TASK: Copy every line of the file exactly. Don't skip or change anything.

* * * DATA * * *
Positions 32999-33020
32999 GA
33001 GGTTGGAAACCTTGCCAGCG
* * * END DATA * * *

Positions 32999-33020
32999 GA
33001 GGTTGGAAACCTTGCCAGCG